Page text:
All panelists agreed donations to community groups are a good way to show potential clients you care about the community and are willing to earn new business by investing in it. The panel members also concluded monetary donations should be avoided in favor of ride donations only. Because of the service operators offer, namely high-quality luxury vehicles, they can get more bang for their buck with the vehicle on display at an event and out on the road when the free ride is redeemed. “Our profit margins don’t support large cash giveaways,” Brown said.
The panel discussed the merit of longtime employees who tend to give better service to clients. The biggest reason is long-term employees perfect their job performance over time. They truly understand company values and principles and know the expectations of customer service. It’s not just the chauffeurs who matter as much as the entire team contributes. Reservationists who repeatedly serve the same clients can generally take the reservation quicker and know the client’s particular desires for a certain type of vehicle or a specific chauffeur. Long-term car detailers and preppers know the expectations for each vehicle they prepare and improve their performance with time and training.
Of course, the most important employee is the chauffeur who will serve the client. The chauffeur will be primarily responsible for customer satisfaction, and will have the most face-time with the client. The chauffeur’s actions determine success or failure. When a client lands at an airport late at night after a long business trip, the familiar face of a chauffeur waiting in baggage claim can be a welcome and comforting sight. Chauffeurs who pay attention to detail will recognize clients’ luggage as it comes down the conveyor belt and will grab it before the clients do. This is another “wow” moment.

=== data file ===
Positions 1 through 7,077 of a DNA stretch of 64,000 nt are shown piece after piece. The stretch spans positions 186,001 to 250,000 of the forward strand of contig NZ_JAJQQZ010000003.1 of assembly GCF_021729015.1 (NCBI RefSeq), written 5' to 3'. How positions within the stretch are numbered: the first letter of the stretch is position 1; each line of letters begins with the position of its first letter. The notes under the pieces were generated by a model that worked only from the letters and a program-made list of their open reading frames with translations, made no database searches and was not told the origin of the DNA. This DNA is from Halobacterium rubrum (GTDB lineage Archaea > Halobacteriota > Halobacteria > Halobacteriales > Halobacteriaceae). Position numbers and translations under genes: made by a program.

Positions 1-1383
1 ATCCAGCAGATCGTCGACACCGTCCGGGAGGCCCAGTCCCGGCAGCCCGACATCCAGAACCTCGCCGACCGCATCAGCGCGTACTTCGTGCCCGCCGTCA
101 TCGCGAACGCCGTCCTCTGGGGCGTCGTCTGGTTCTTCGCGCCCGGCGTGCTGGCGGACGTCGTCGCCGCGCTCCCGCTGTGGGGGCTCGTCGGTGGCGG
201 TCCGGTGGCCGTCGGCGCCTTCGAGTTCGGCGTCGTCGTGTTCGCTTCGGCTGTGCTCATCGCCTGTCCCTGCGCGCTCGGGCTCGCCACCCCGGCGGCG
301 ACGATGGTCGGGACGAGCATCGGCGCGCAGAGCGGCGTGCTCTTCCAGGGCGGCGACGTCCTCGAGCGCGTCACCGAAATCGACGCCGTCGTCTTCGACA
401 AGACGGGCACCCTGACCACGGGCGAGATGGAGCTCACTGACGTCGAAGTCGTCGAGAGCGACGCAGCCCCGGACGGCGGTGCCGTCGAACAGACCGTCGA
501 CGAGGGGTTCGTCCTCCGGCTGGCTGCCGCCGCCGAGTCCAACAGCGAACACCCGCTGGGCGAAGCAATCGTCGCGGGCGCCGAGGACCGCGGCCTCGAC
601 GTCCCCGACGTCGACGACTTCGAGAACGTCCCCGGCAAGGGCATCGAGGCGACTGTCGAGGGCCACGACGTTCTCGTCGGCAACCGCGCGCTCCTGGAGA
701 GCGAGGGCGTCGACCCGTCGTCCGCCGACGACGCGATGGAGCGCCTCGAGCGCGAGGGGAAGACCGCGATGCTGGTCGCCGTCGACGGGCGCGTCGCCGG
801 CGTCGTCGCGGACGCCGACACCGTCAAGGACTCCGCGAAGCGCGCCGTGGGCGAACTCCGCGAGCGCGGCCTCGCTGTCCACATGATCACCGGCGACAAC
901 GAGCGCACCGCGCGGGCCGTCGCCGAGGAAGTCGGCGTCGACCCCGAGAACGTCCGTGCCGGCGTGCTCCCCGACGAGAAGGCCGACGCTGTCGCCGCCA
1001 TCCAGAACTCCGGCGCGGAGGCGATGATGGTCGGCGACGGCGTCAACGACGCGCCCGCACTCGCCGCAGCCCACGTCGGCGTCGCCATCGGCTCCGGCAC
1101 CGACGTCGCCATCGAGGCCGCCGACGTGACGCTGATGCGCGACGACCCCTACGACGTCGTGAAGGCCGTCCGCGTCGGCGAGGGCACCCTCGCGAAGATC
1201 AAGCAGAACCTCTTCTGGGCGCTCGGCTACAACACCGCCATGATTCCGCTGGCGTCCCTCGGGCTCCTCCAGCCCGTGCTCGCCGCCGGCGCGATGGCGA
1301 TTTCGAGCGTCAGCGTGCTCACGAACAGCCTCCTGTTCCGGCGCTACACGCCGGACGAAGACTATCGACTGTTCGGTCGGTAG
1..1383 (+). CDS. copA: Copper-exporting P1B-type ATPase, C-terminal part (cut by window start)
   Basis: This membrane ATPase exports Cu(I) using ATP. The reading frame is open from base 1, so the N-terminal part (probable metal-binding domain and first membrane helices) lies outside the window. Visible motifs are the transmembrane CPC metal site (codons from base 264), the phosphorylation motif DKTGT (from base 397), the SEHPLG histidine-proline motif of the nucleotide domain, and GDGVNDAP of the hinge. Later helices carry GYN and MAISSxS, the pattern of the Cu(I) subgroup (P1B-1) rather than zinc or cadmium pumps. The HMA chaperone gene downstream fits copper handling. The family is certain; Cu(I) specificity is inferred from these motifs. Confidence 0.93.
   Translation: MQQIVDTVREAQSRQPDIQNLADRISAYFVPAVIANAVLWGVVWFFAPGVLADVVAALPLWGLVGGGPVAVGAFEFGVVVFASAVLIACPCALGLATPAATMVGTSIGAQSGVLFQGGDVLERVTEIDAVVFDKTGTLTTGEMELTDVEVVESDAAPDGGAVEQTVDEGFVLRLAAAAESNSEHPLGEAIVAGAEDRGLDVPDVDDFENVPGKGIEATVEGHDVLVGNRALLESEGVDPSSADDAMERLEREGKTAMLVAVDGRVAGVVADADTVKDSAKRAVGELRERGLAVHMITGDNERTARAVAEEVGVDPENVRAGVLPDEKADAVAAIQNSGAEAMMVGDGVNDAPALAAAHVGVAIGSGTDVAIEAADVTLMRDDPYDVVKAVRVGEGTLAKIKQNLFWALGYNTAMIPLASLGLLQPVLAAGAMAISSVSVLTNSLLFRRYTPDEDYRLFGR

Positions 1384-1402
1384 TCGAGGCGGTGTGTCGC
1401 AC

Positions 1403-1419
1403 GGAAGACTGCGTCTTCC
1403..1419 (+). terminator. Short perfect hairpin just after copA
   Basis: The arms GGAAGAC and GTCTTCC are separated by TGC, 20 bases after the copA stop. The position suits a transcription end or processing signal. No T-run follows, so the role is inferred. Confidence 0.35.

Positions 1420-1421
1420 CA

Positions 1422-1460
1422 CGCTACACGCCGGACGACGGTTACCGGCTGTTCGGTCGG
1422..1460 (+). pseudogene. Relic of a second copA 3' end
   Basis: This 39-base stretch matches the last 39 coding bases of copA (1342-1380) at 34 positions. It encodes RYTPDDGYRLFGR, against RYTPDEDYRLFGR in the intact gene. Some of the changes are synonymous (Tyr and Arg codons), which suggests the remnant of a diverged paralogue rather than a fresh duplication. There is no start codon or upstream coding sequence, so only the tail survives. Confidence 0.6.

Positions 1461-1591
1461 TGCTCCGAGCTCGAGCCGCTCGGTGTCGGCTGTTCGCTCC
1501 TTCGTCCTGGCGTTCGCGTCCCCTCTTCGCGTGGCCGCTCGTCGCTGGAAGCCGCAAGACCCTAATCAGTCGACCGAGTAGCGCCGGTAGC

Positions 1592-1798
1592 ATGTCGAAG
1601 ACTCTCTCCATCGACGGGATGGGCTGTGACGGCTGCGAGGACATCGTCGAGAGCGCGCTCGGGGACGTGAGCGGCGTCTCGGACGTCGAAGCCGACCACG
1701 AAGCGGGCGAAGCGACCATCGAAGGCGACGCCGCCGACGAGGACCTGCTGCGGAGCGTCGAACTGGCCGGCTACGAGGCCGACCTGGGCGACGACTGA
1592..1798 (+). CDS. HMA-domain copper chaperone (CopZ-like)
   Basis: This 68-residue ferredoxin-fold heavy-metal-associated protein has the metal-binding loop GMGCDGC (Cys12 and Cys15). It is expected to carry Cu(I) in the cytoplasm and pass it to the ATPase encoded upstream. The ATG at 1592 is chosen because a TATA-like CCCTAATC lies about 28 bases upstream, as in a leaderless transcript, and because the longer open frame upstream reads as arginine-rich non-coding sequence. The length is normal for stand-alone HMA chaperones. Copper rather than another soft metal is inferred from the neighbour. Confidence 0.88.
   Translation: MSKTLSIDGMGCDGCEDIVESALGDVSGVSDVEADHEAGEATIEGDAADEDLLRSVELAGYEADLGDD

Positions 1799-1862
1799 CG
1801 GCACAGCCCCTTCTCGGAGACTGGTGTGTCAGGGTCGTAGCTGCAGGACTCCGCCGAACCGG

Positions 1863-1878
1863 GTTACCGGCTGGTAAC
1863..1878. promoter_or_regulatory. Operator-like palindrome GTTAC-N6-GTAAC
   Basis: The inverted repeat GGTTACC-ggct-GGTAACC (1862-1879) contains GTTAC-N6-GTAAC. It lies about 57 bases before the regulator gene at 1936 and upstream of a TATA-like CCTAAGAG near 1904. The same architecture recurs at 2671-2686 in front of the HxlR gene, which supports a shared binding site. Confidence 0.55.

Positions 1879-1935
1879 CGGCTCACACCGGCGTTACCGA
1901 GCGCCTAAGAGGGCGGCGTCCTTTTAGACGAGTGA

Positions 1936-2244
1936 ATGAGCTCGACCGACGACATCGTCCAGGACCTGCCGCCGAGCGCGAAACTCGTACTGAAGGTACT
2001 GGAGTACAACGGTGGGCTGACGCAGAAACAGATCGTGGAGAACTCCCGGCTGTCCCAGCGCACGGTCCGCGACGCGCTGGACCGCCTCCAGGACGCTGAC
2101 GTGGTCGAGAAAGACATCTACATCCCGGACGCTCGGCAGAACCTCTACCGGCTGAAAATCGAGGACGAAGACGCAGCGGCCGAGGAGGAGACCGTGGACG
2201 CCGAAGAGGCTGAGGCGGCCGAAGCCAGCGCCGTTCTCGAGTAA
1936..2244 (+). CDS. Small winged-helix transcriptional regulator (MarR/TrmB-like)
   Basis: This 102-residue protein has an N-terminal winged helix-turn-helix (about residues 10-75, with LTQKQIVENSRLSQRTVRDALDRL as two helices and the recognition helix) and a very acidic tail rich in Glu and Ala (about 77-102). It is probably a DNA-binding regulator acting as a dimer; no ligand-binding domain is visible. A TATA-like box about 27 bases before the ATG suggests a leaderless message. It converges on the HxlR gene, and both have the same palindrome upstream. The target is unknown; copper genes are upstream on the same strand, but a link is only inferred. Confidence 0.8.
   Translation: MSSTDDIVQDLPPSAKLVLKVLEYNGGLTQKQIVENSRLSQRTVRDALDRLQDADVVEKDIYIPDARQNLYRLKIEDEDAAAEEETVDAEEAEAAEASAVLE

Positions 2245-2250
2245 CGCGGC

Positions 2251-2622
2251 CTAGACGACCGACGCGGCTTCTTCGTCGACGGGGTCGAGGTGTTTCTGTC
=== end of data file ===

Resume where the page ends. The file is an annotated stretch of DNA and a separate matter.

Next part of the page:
Details, Details, Details
Everyone wants to feel like they’re special. Every client wants to be remembered. Little things like grabbing luggage without being asked can command attention.
Knowing exactly where the client’s office and home are located instills confidence and allows them to relax and enjoy the ride instead of feeling the need to help with directions. If the client always stops at Starbucks on the way home, asking about a coffee stop before the client does shows how much you care.
Having it in your hand when they appear in baggage claim might be priceless. It is the attention to particular details of each client and anticipating their needs and requests that set companies apart in service delivery. Chauffeurs should pay attention to conversations in the vehicle without intruding, but should capture details that could help them anticipate a need or request and be ready to act upon it. A small example could be overhearing an out-of-town traveler wanting to eat Italian food and then recommending a restaurant.
Related Topics: Aventura, customer service, employee retention, Florida operators, Global Alliance, How To, ILCT 2016, industry education, Joe Ironi, La Costa Limousine, limo tradeshows, Neil Goodman, Rick Brown, VIP service
Tim Rose brings his expertise to next year’s highly anticipated event.